Monday, July 25, 2011
Someone recently described the Liberal Democrats as a centrist party. Here's what I thought of that in 2005 and it's still true.
What’s left ?
During the  general election various journalists with self-satisfied smirks, indicating that they thought they were doing something clever, would ask a Liberal Democrat, “Are you left of Labour ?” as if the question meant something. As well ask, “ Are you against sin ? Are you for motherhood and virginity ? (perhaps not in that order)”. Why don’t they do something useful instead, like delivering some focuses or, God forbid, writing some ? They would ask it as if the categories of twentieth or even nineteenth century debate were still meaningful, as if the terms “Left” and “Right” conveyed the same meaning to the speaker and all the listeners. The BBC website even had a page supposed to help the anxious enquirer in resolving the question.
How many of these scribblers, quibblers and mediacrats know that the terms “Left” and “Right” were coined before the arrival of socialism, before Karl Marx was a gleam in his mother’s eye (My favourite story about Karl was what his mother said when he was working on his magnum opus, “Why doesn’t he stop writing about it and make some ?” Just what my mother would have said.) As all Liberator readers know and could tell Jeremy Paxman, the terms derive from the 1791 Legislative Assembly during the French Revolution, where the monarchists sat on the right and the Jacobins on the left. Hence the general idea that the left favours change and the right opposes it. It is in that broad sense that Kremlinologists after 1989 described communists as right wing and free-market-reformers as left wing. And what of the Thatcher years in Britain? Who favoured change and who opposed it ?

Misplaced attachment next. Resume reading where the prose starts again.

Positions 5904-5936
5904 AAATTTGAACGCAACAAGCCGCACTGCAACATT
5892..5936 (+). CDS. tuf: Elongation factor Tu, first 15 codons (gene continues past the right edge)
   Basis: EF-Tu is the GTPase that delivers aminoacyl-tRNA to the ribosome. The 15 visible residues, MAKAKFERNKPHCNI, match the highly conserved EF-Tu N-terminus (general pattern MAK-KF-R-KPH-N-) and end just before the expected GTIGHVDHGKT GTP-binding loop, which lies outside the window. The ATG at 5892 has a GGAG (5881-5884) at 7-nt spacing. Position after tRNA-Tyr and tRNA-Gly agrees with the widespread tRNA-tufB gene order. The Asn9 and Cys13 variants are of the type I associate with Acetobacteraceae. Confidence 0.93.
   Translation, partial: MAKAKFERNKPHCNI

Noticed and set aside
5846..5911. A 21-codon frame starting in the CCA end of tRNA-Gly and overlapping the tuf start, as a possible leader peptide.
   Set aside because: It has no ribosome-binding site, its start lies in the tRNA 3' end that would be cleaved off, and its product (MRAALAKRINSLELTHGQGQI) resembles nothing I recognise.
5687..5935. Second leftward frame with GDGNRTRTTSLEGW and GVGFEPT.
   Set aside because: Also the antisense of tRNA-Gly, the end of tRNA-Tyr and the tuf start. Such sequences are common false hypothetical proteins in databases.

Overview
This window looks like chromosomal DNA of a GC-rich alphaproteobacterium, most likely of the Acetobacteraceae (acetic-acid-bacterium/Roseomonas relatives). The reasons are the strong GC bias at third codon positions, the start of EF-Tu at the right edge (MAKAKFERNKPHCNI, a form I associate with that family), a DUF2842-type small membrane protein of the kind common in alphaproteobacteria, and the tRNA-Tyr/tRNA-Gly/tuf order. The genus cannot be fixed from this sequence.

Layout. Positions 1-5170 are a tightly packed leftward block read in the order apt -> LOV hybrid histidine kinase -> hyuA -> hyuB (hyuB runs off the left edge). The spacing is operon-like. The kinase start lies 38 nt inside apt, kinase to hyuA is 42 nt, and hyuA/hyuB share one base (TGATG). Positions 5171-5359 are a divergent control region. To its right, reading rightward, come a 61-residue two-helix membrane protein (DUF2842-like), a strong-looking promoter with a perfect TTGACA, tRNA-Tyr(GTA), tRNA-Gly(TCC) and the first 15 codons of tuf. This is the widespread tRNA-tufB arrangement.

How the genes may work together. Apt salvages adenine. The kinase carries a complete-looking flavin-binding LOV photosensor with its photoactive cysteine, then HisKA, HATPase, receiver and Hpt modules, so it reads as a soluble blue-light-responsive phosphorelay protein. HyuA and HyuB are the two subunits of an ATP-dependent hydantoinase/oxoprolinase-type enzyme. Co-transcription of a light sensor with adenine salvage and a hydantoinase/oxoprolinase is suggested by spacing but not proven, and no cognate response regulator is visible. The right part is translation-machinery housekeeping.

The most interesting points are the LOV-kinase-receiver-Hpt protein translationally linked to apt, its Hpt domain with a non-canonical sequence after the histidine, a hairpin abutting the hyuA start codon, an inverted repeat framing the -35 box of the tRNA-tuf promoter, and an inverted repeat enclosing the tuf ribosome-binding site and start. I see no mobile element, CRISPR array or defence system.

In the twentieth century, socialism was seen as progressive and therefore left-wing and the right wing as defined by Wikipedia (the online encyclopaedia) referred “...with no particular precision to the segment of the political spectrum in opposition to left-wing politics”. The party regarded as the most right wing was of course the German National Socialists. OK, let’s not be pedantic. We know that language wanders about but there comes a point where it is actually off the map. The cause of this confusion lies deeper than historical meandering. The attempt to reduce all political dialogue to “Left” and “Right” presumes one axis of debate, an axis which is itself always shifting. To imagine that all social concerns can be expressed along one axis is as daft as the Brobdignagian struggle over the correct end at which to open an egg. Even to imagine that most issues fit on one axis, with the occasional exceptions subject to a free vote, is to stifle and limit discussion not to widen and encourage it.